Nobel laureate criticises intellectual property rights system
US economist Joseph Stiglitz has warned that intellectual property rights are stifling innovation. According to the Intellectual Property Watch news service, the professor, who was awarded a 2001 Nobel Prize in Economic Sciences for his work on the relationship of information and markets, said at the opening of Manchester University's Institute for Science, Ethics and Innovation on Saturday that the intellectual property rights regime "closes down access to knowledge". It was clear, he said, that specific restrictions applied particularly in the patent system.
Stiglitz criticised the current approach of treating copyright and patent rights as "intellectual property". Intellectual property, he insisted, is public property and not something to be "owned". It is difficult to prevent others from enjoying its benefits, he said, because it is fundamentally different to, and should not be compared to, the ownership of physical property. This approach creates monopoly power over knowledge that is often abused. Stiglitz gave as an example the current "patent thicket" in software, which results in anyone who writes a successful software program being sued for alleged patent infringements.
Another problem Stiglitz highlighted was that "the social returns from innovation do not accord with the private returns associated with the patent system. The marginal benefit from innovation is that an idea may become available sooner than it might have. But the person who secures the patent on it wins a long-term monopoly, creating a gap between private and social returns". The system is widening the gap between developed countries and developing countries, claimed Stiglitz, who is also known as a critic of globalisation. Medical care in threshold countries is suffering because patent rights are preventing the production of cheaper generic medicines.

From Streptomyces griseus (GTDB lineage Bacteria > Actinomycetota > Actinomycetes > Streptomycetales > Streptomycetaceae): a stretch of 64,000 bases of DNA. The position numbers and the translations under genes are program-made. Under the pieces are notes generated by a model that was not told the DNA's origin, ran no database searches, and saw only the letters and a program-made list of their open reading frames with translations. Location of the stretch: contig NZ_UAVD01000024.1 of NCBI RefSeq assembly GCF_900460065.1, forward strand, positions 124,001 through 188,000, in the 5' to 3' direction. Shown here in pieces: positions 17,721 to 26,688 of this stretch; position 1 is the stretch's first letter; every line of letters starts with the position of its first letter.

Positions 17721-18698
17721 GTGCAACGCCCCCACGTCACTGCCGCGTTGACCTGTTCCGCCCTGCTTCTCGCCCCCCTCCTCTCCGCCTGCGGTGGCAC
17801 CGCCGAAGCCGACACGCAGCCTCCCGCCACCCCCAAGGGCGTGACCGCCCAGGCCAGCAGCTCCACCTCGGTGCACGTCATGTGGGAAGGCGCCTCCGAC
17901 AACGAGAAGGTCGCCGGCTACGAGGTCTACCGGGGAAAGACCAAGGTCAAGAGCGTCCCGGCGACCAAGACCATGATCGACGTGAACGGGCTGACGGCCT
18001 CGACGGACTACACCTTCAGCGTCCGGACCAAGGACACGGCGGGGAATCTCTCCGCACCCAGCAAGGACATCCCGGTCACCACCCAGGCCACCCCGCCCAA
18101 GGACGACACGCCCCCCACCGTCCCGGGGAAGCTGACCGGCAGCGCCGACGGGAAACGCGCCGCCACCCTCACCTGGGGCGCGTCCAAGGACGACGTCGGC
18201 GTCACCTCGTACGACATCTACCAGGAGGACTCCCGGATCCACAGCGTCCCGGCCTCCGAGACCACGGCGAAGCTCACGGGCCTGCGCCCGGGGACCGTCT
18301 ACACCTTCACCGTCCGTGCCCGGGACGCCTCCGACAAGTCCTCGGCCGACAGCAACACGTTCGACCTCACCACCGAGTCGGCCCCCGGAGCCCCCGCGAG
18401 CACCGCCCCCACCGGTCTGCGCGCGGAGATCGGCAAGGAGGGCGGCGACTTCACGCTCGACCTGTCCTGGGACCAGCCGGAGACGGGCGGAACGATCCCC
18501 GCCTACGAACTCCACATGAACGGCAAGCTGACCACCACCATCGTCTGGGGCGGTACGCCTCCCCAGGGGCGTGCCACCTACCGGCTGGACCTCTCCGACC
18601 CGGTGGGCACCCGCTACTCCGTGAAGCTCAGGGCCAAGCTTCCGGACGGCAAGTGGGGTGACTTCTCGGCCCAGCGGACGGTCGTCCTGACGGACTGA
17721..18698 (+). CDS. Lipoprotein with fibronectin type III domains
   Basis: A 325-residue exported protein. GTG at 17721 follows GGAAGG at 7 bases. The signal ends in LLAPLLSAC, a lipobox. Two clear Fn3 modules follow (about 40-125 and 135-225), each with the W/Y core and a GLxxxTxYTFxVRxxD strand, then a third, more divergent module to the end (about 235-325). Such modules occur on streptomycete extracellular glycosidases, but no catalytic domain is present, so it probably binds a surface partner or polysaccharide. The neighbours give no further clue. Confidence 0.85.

The Nobel Prize winner does not believe that the patent system should be abandoned altogether, but sees a possible solution in restricting property rights to defined, tangible areas as well as to specific countries. Tools such as prizes or government funding could be used to promote access to knowledge and spur innovation in areas where there are well-defined objectives - such as a cure for malaria. John Sulston, a Nobel Laureate in medicine, shares Stiglitz's concerns. He expressed his apprehension about the continued trend towards the private ownership of science and innovation, which was funnelling research into areas that were particularly profitable whilst areas less likely to make money were being ignored. IP is an ideological issue in quarters such as the WIPO (World Intellectual Property Organization), Sulston said. Drug companies see any improvements to the patent system as weakening it, but they forget that the system should be a “good servant” - and not elevated to a “theistic level".
In its latest annual report (PDF file), the International Chamber of Commerce (ICC) has now called for the business community to clarify the mechanisms of intellectual property rights for the benefit of the general public. The growing "politicisation" of the patent system and enforcement of copyright is bound to cause concern on the part of those who do not understand the system. The report says that business must focus greater attention on putting forward the very arguments that Stiglitz rejects, namely that commercial copyright not only encourages research and development but it also promotes transparency and the dissemination of knowledge. (Stefan Krempl) /